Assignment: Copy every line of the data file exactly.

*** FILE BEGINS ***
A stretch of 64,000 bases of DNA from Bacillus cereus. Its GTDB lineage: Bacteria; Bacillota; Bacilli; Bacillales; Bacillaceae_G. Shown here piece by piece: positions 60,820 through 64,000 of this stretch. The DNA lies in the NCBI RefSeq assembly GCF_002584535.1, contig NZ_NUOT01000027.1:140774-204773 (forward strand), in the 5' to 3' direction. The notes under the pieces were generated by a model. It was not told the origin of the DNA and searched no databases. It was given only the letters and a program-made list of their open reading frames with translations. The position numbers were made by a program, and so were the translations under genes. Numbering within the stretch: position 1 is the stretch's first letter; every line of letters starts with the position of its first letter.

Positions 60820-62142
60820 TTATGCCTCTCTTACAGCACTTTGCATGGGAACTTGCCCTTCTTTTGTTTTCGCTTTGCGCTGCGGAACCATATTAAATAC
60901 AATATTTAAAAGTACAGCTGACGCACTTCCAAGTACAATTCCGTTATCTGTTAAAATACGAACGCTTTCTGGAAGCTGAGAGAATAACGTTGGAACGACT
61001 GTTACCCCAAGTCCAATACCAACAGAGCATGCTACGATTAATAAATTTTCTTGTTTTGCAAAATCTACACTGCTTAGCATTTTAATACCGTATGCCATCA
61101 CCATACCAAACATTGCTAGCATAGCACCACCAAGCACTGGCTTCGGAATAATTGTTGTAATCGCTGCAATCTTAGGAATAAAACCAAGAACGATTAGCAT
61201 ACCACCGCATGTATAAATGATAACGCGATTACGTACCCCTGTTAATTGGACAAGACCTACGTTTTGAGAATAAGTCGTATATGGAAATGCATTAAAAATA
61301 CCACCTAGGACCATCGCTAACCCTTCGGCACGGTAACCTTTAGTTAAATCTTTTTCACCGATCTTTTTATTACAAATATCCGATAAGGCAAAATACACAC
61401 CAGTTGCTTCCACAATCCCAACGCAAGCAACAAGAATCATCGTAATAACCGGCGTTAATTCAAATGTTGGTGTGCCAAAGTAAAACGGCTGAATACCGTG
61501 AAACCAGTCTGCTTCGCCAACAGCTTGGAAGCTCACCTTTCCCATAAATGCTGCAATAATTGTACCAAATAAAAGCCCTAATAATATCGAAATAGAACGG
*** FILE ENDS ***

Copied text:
A stretch of 64,000 bases of DNA from Bacillus cereus. Its GTDB lineage: Bacteria; Bacillota; Bacilli; Bacillales; Bacillaceae_G. Shown here piece by piece: positions 60,820 through 64,000 of this stretch. The DNA lies in the NCBI RefSeq assembly GCF_002584535.1, contig NZ_NUOT01000027.1:140774-204773 (forward strand), in the 5' to 3' direction. The notes under the pieces were generated by a model. It was not told the origin of the DNA and searched no databases. It was given only the letters and a program-made list of their open reading frames with translations. The position numbers were made by a program, and so were the translations under genes. Numbering within the stretch: position 1 is the stretch's first letter; every line of letters starts with the position of its first letter.

Positions 60820-62142
60820 TTATGCCTCTCTTACAGCACTTTGCATGGGAACTTGCCCTTCTTTTGTTTTCGCTTTGCGCTGCGGAACCATATTAAATAC
60901 AATATTTAAAAGTACAGCTGACGCACTTCCAAGTACAATTCCGTTATCTGTTAAAATACGAACGCTTTCTGGAAGCTGAGAGAATAACGTTGGAACGACT
61001 GTTACCCCAAGTCCAATACCAACAGAGCATGCTACGATTAATAAATTTTCTTGTTTTGCAAAATCTACACTGCTTAGCATTTTAATACCGTATGCCATCA
61101 CCATACCAAACATTGCTAGCATAGCACCACCAAGCACTGGCTTCGGAATAATTGTTGTAATCGCTGCAATCTTAGGAATAAAACCAAGAACGATTAGCAT
61201 ACCACCGCATGTATAAATGATAACGCGATTACGTACCCCTGTTAATTGGACAAGACCTACGTTTTGAGAATAAGTCGTATATGGAAATGCATTAAAAATA
61301 CCACCTAGGACCATCGCTAACCCTTCGGCACGGTAACCTTTAGTTAAATCTTTTTCACCGATCTTTTTATTACAAATATCCGATAAGGCAAAATACACAC
61401 CAGTTGCTTCCACAATCCCAACGCAAGCAACAAGAATCATCGTAATAACCGGCGTTAATTCAAATGTTGGTGTGCCAAAGTAAAACGGCTGAATACCGTG
61501 AAACCAGTCTGCTTCGCCAACAGCTTGGAAGCTCACCTTTCCCATAAATGCTGCAATAATTGTACCAAATAAAAGCCCTAATAATATCGAAATAGAACGG